Wednesday, April 13, 2011

Will you be my friend...again?

When someone asks me what I gave up for Lent, I tell them I gave up Facebook.  I am over the withdrawal of walking away from the most popular social networking site ever.  I no longer automatically type Fac....after checking my email waiting for my computer to automatically fill in the ....ebook for me.  I don’t miss the random, meaningless updates from people that are not part of my immediate life.  How is knowing that Sally is going grocery shopping going to impact my life?  I  most certainly do not miss the controversy that seems to just ooze from certain topics and certain people.  I think that the topics which we grew up learning that are not good for social debate: religion, politics, and I would add homeschooling, should likewise not be debated on Facebook.  We spend so much time teaching our children not to type what they would not say in person, but do we follow our own guidelines?  Do we use Facebook to bully others into agreeing with our viewpoints?  I have been caught up in those types of debates.  I have been left with a pit in my stomach knowing that I have strayed from how I want to live my life.  The last time this happened, the idea popped into my head to just walk away and I did.  
However, there are things about Facebook that I miss.  I miss the thought provoking articles that get posted by my friends.  I have found valuable information on nutrition, education, and other topics that I am interested in.  Videos that help me shape my viewpoints, like some from the TED talks, would not have been viewed had I not been tagged or included through my “friends”.  I miss the apps site that clued me in to the best educational apps for my daughters to use on their itouch or the ipad.  The thing that I miss the most is the networking that I did to enhance my daughter’s education.
All the museums, nature centers, and businesses that we enjoy, such as hiking at the Audubon, Lilah’s cooking classes, Creative Arts Workshop, Neighborhood Music School, Hands on Pottery, and more, all have Facebook sites.  It is through those sites that I learned about the amazing winter survival hike we took this winter.  It is how I found about about free Friday concerts at Grace’s music school in New Haven.  The effort to do this on my own is substantial.  Facebook condenses all the places in which we find pleasure, enrichment, and education.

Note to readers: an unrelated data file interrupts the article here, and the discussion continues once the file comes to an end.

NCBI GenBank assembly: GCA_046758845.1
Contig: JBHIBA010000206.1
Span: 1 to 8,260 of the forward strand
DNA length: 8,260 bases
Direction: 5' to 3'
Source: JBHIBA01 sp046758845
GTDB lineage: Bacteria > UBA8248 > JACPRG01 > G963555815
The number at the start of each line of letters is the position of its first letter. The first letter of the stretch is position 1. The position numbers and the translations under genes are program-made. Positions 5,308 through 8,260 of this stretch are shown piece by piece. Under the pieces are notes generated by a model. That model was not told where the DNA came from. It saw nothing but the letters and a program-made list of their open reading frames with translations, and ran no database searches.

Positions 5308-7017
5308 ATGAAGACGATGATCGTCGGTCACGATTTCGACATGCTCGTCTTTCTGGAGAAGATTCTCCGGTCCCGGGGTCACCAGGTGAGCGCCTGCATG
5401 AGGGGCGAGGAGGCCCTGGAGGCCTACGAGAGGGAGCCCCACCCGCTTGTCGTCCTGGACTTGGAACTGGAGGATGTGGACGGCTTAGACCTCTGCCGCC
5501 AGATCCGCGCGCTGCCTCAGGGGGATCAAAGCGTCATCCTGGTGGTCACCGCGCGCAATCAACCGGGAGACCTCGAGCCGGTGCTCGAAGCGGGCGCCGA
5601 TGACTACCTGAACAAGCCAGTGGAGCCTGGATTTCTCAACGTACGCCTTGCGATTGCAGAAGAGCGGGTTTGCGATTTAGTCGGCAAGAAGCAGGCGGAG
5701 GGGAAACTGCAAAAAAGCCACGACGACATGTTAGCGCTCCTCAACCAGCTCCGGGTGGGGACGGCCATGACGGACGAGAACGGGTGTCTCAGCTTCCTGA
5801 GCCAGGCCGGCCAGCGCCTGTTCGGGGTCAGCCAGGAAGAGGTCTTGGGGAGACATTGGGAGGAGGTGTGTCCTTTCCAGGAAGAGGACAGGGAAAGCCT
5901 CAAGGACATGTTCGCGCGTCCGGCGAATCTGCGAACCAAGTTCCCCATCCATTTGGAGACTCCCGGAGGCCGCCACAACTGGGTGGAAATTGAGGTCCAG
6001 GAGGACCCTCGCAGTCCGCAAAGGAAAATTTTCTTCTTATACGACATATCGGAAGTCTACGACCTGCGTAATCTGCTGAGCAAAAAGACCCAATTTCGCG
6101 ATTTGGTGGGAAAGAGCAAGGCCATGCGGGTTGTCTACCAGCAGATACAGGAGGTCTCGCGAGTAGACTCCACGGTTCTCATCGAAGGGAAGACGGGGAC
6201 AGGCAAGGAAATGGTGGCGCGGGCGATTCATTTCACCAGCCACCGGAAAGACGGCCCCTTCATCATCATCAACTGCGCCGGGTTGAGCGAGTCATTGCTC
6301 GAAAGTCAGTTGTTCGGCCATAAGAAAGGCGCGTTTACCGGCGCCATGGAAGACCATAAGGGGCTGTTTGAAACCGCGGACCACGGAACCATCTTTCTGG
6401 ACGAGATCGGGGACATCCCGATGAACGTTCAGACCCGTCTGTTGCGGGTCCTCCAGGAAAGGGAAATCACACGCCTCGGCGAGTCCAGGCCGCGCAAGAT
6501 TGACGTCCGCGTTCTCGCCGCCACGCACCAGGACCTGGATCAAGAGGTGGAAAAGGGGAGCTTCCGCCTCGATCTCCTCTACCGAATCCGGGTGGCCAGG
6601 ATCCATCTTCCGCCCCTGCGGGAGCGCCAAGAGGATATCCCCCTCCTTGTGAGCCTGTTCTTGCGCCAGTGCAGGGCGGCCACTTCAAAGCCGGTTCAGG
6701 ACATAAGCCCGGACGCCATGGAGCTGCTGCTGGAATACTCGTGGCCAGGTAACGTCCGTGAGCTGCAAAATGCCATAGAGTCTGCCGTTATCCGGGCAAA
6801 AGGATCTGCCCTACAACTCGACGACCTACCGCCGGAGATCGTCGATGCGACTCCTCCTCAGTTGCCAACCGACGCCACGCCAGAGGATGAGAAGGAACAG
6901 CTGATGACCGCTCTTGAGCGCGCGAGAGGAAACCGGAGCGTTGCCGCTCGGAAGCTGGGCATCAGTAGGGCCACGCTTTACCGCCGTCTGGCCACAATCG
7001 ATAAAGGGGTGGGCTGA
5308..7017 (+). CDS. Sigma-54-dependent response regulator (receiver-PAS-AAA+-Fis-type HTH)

Blogging is not really a solitary activity.  I blog for many reasons but mostly because I find enjoyment in discussing our life and the way we have chose to live it with others who are making similar choices. Through reading blogs of families who have been homeschooling for years, or making healthy living choices like we are, or raising children with strong passions like I am, I have learned many things.  I have found incredible curriculum, like the online quizzes my girls take for history and the online class they took last week.  We have discovered new authors and read fascinating books.  I have been inspired to help others more often.  All my favorite bloggers have Facebook sites that alert me to new blog posts and other things that I may or may not want to explore at a later date.  I had a Facebook site as well.  It was not hugely popular by any means.  Yet, when I cancelled my account my daily readership decreased by half.  I am not blogging to sell advertising and my numbers don’t drive how I blog, but I wonder how many missed opportunities I had to connect with other homeschooling families thus further enhancing our family’s experience.
As Easter approaches and the Lenten season ends, I am contemplating a return to Facebook.  Like before, I will not seek to have 400 friends, or post any mundane details of my ordinary life....   If I return I pledge to myself never to become sucked into the negative side of Facebook.  I know that I can walk away and return when the conversation has either died down or switched to something positive.  Because I did not suspend my account, but deleted it entirely, I will have to rebuild, inviting those who I wish to converse with and share part of my life with.  I am not convinced that a return to Facebook is in my future, but I have learned over the past month that we are living in a Facebook age.  There is no denying the impact that it has in our daily lives.  I don’t think it is going anywhere, unless a newer, cooler, site comes along and bumps it aside.  But even then, we will, like lemmings, move aside with it, continuing to adapt to the ever growing technological age in which we live and in which our children are immersed.  

Don’t be surprised it you find a friend request from me.  I do not consider this Facebook-free trial a failure.  Anyone can be Facebook-free.  One click is all it takes.  But then there are hundreds more clicks that must be done to do the work that Facebook does for you.   This has been an interesting time of reflection and personal growth.  If/when I choose to return I will do it in a different way, carefully choosing what I share and what I keep private, carefully choosing which posts I will reply to and which I will stay silent on.